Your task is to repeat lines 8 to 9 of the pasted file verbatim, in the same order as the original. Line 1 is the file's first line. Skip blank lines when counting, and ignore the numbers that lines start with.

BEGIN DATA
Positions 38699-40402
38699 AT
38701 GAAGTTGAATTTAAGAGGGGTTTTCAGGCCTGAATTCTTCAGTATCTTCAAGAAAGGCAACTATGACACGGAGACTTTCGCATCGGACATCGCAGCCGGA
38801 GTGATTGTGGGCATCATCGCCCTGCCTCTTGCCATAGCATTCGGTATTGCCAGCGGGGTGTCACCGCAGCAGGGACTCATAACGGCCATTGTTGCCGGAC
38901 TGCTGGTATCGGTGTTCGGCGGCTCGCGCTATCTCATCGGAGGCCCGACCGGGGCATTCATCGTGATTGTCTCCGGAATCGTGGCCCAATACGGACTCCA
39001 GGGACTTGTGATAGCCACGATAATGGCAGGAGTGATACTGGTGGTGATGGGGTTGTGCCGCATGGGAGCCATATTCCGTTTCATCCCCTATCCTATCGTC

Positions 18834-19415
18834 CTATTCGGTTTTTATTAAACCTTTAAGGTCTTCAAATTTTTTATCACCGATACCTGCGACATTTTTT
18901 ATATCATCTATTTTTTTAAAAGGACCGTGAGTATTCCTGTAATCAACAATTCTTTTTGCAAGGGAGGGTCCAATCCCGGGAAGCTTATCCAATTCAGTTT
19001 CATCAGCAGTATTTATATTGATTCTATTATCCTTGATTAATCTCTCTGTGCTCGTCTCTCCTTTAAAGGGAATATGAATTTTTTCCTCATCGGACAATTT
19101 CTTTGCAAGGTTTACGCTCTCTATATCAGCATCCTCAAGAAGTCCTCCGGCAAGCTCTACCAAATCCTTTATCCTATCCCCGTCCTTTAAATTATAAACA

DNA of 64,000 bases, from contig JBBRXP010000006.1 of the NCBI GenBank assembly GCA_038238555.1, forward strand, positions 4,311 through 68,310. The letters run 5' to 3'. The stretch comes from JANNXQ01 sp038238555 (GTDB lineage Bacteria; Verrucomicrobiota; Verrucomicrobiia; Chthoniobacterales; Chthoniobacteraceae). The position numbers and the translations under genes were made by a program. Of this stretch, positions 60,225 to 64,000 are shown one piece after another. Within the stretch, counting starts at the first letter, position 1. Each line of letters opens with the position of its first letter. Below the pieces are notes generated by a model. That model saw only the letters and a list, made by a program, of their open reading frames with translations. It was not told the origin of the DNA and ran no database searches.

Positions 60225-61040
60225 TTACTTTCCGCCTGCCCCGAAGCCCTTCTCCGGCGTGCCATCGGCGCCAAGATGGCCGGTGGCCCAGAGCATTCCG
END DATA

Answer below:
18834 CTATTCGGTTTTTATTAAACCTTTAAGGTCTTCAAATTTTTTATCACCGATACCTGCGACATTTTTT
18901 ATATCATCTATTTTTTTAAAAGGACCGTGAGTATTCCTGTAATCAACAATTCTTTTTGCAAGGGAGGGTCCAATCCCGGGAAGCTTATCCAATTCAGTTT